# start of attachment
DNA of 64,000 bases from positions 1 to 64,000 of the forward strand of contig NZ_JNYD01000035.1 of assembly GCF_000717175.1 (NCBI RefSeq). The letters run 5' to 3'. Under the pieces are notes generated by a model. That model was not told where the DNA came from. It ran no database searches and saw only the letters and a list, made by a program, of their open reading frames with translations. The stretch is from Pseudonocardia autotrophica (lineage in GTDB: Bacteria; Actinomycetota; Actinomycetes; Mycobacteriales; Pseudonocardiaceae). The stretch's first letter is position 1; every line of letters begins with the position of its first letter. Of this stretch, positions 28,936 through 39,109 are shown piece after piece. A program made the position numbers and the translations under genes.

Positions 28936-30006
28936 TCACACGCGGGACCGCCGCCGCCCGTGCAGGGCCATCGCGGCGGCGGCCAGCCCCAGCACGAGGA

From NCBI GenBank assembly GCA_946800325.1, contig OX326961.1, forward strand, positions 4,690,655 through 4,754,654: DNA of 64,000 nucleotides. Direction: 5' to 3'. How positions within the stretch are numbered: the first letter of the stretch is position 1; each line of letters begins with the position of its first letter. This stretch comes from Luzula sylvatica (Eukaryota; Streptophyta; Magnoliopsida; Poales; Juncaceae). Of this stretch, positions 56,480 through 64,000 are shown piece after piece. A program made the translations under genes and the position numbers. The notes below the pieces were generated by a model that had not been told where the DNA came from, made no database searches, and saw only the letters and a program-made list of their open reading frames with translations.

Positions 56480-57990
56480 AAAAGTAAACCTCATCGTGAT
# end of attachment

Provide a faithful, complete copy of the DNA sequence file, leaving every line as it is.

DNA of 64,000 bases from positions 1 to 64,000 of the forward strand of contig NZ_JNYD01000035.1 of assembly GCF_000717175.1 (NCBI RefSeq). The letters run 5' to 3'. Under the pieces are notes generated by a model. That model was not told where the DNA came from. It ran no database searches and saw only the letters and a list, made by a program, of their open reading frames with translations. The stretch is from Pseudonocardia autotrophica (lineage in GTDB: Bacteria; Actinomycetota; Actinomycetes; Mycobacteriales; Pseudonocardiaceae). The stretch's first letter is position 1; every line of letters begins with the position of its first letter. Of this stretch, positions 28,936 through 39,109 are shown piece after piece. A program made the position numbers and the translations under genes.

Positions 28936-30006
28936 TCACACGCGGGACCGCCGCCGCCCGTGCAGGGCCATCGCGGCGGCGGCCAGCCCCAGCACGAGGA

From NCBI GenBank assembly GCA_946800325.1, contig OX326961.1, forward strand, positions 4,690,655 through 4,754,654: DNA of 64,000 nucleotides. Direction: 5' to 3'. How positions within the stretch are numbered: the first letter of the stretch is position 1; each line of letters begins with the position of its first letter. This stretch comes from Luzula sylvatica (Eukaryota; Streptophyta; Magnoliopsida; Poales; Juncaceae). Of this stretch, positions 56,480 through 64,000 are shown piece after piece. A program made the translations under genes and the position numbers. The notes below the pieces were generated by a model that had not been told where the DNA came from, made no database searches, and saw only the letters and a program-made list of their open reading frames with translations.

Positions 56480-57990
56480 AAAAGTAAACCTCATCGTGAT